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August 9, 2013

Historical Echoes: Off the Charts!

Kathleen McKiernan

The visual representation of information, knowledge, or data has been around since the time of the caveman. But it wasn’t until 1786,
when William
Playfair
, a Scottish engineer, published The Commercial and Political
Atlas,
illustrating for the first time how economic data could be represented by charts. Playfair’s work preceded
that of Florence
Nightingale
—broadly
acknowledged as the founder of modern nursing—who used information graphics
in the 1850s to convince Queen Victoria that reform was needed in the British
military health service. Nightingale developed the Coxcomb chart—a combination of stacked pie and bar charts—to assess
mortality among soldiers during the Crimean War.


    
Excerpted below from a report by the Committee
for Economic Development
, a Washington, D.C., nonprofit think-tank, this 1943 chart presents a long-range record of booms and depressions (the chart is available through the
Federal Reserve Archival System for Economic Research, or FRASER). It offers a picture of the
more important events that have tended to shape our economic and fiscal curves
since 1775. Business activity, price inflation, federal debt, national income, and
stock and bond yields are traced in a single spread. The study of “postwar
periods” is spotlighted in this edition. (A 1947 release features a special
section, “How Much Is One Billion Dollars?”)

BusinessBooms-Extract

    
Evidently, the charts weren’t
marketed directly to the consumer; rather, they were sold to banks,
manufacturers, and companies like Tension Envelope Corp. to promote goodwill
among customers. The ad below, from the January 1944 issue of Industrial Marketing (p. 156), illustrates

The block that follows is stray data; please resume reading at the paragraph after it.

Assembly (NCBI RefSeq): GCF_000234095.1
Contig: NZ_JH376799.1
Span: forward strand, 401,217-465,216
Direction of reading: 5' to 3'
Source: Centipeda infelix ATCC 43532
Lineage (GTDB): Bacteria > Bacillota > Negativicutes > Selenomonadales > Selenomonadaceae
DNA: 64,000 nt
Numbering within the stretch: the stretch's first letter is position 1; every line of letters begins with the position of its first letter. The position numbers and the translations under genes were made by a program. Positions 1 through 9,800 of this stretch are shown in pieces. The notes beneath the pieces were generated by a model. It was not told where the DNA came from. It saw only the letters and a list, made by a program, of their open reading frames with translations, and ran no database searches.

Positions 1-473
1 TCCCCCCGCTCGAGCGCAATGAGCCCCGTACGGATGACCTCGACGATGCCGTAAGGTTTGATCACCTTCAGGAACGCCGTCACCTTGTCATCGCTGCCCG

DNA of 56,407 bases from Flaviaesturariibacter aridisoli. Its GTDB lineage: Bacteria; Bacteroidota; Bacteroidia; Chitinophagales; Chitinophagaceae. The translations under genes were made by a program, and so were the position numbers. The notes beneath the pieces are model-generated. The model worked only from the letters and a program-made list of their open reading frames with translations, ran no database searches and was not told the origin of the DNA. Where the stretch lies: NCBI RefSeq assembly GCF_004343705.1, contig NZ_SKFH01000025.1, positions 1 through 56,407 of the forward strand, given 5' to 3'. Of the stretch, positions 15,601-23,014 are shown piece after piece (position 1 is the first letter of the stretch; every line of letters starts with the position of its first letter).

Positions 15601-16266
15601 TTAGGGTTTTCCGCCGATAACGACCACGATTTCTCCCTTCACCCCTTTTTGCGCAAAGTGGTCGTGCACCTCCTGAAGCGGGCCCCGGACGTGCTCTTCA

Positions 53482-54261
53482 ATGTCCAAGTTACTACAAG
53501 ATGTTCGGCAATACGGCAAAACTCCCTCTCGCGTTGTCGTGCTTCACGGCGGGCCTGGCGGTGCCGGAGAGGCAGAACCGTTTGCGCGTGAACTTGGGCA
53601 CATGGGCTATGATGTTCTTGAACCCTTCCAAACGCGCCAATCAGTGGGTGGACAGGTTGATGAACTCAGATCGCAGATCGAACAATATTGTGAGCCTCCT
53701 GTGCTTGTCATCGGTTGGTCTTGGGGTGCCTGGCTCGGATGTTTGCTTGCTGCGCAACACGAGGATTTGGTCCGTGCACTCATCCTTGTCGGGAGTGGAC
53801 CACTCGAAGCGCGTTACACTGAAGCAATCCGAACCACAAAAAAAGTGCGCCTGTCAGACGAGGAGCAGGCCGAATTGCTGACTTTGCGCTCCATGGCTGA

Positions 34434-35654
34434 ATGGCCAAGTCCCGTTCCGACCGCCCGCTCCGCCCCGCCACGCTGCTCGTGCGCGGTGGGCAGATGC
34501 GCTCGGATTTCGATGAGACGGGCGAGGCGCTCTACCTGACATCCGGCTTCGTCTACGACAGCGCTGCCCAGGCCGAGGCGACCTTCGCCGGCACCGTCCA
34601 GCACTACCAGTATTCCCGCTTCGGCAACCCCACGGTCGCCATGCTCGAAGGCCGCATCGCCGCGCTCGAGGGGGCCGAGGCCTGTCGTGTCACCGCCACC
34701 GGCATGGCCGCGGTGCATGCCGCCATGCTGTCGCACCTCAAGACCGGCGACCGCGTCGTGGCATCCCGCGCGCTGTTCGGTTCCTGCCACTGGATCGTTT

the publisher’s outreach efforts.

Plan your UPSWING IN
GOODWILL with this Long Range Business Chart

“Get the new 1944 edition of
“Business Booms & Depressions .. since 1775”—a timely long range Business Chart
that ties in with your customers’ thinking today about post war tomorrow! This
goodwill builder won’t find its way into waste baskets—instead
it will be kept, preserved and referred to for the next year and beyond!
Especially now—with the European War in its final stage—this Chart’s value
will be appreciated by all who receive it. It is used exclusively as a high-class dignified medium of goodwill
advertising. It has never been offered for sale through any retail channel. Ideal
for manufacturers, banks, investment houses, publishers, other businesses. Write
or wire for sample and prices.”

The Century Press
West Toledo Station 61
Toledo 12, Ohio

    
Modern technology allows for very
complex data to be represented quite compactly. For examples, view the interactive
charts
that accompany the Liberty
Street Economics
post Is
Job Polarization Holding Back the Labor Market?

Disclaimer
The views expressed in this post are those of the author and do not necessarily
reflect the position of the Federal Reserve Bank of New York or the Federal
Reserve System. Any errors or omissions are the responsibility of the author.


Mckiernan_kathleen
Kathleen
McKiernan is research library director in the Federal Reserve Bank of New
York’s Research and Statistics Group.

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